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Joe Nichols -Brokenheartsville.jpg
Single by Joe Nichols
from the album Man with a Memory
B-side"Can't Hold a Halo to You"[1]
ReleasedNovember 4, 2002
FormatCD single
LabelUniversal South
Songwriter(s)Donny Kees
Blake Mevis
Randy Boudreaux
Clint Daniels
Producer(s)Brent Rowan
Joe Nichols singles chronology
"The Impossible"
"She Only Smokes When She Drinks"
Music video
"Brokenheartsville" on YouTube

"Brokenheartsville" is a song written by Donny Kees, Blake Mevis, Randy Boudreaux and Clint Daniels and recorded by American country music singer Joe Nichols. It was released in November 2002 as the second single from his 2002 album Man with a Memory. The song became Nichols' first number one hit on the U.S. Billboard Hot Country Singles & Tracks (now Hot Country Songs) chart and earned him his second consecutive Grammy nomination for Best Male Country Vocal Performance. The song also was later covered by Johnny Rodriguez on his 2011 album Live from Texas.


The song deals with a man who has had his woman stolen from him and him drinking at a bar "down in Brokenheartsville."[2]

Critical reception[edit]

Wade Jessen of Billboard called the song a "beer-can-crushing, honky-tonk lament of lost love."[3]

Music video[edit]

The video starts out with Nichols drinking at an official bar in the city, and talking to his friends. He was also watching a singer sing live on stage. This video was directed by Trey Fanjoy.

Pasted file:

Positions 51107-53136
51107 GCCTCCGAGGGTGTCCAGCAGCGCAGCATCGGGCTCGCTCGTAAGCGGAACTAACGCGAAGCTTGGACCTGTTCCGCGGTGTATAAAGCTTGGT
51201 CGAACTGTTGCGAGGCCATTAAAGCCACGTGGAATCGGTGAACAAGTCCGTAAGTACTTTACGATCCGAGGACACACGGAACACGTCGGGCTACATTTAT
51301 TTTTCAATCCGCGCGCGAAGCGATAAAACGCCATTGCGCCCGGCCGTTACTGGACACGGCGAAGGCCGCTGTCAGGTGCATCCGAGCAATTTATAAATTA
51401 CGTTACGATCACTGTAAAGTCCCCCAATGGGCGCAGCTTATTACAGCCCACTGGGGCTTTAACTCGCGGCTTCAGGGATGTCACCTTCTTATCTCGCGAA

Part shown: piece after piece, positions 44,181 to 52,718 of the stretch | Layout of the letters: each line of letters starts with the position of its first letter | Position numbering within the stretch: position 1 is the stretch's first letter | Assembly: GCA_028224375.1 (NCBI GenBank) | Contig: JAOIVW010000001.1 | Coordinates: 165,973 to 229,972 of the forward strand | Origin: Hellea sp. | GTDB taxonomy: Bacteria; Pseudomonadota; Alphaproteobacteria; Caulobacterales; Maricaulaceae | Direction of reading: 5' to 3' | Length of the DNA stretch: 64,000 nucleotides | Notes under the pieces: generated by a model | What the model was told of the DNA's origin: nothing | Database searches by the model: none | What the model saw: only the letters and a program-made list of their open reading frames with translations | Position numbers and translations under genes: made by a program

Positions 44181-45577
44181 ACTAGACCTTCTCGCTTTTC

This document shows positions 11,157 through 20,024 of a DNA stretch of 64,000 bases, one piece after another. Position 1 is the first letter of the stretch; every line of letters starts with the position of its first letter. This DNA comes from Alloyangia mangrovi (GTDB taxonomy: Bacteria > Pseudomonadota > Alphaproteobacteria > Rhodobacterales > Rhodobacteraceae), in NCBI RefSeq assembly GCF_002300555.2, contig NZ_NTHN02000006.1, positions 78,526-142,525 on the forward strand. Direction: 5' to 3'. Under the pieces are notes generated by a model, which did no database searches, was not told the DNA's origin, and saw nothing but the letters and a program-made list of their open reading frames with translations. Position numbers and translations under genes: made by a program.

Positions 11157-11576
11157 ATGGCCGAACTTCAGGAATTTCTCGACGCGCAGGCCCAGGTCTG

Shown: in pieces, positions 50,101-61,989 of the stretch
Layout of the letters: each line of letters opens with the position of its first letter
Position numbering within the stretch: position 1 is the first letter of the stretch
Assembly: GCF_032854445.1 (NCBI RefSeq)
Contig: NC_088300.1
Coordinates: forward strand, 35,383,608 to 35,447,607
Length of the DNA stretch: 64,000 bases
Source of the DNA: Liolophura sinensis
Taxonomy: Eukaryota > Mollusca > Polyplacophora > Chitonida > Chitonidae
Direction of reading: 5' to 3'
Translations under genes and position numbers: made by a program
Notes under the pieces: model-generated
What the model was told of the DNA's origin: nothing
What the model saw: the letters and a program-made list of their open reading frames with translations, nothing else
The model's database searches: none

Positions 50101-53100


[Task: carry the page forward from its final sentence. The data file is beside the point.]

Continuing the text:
In the second verse, when the singer is done on stage, Nichols takes the stage and sings his song. The video was filmed in downtown Nashville, Tennessee and the outside shots of the car were filmed near the Bridgestone Arena.

Chart performance[edit]

"Brokenheartsville" debuted at No. 56 on the U.S. Billboard Hot Country Singles & Tracks chart for the week of November 2, 2002. The song spent 31 weeks on the chart, reaching number one for the week ending March 29, 2003, where it remained at the top spot for one week.[1]

Chart (2002–03) Peak
US Billboard Hot 100[4] 27
US Hot Country Songs (Billboard)[5] 1

Year-end charts[edit]

Chart (2003) Position
US Country Songs (Billboard)[6] 8


  1. ^ a b Whitburn, Joel (2008). Hot Country Songs 1944 to 2008. Record Research, Inc. p. 299. ISBN 0-89820-177-2.
  2. ^ Randall, Alice; Carter Little; Courtney Little (2006). My Country Roots: The Ultimate MP3 Guide to America's Original Outsider Music. Thomas Nelson, Inc. p. 92. ISBN 1-59555-860-8.
  3. ^ Billboard, March 29, 2003
  4. ^ "Joe Nichols Chart History (Hot 100)". Billboard. Retrieved February 8, 2011.
  5. ^ "Joe Nichols Chart History (Hot Country Songs)". Billboard. Retrieved February 8, 2011.
  6. ^ "Best of 2003: Country Songs". Billboard. Prometheus Global Media. 2003. Retrieved July 13, 2012.

External links[edit]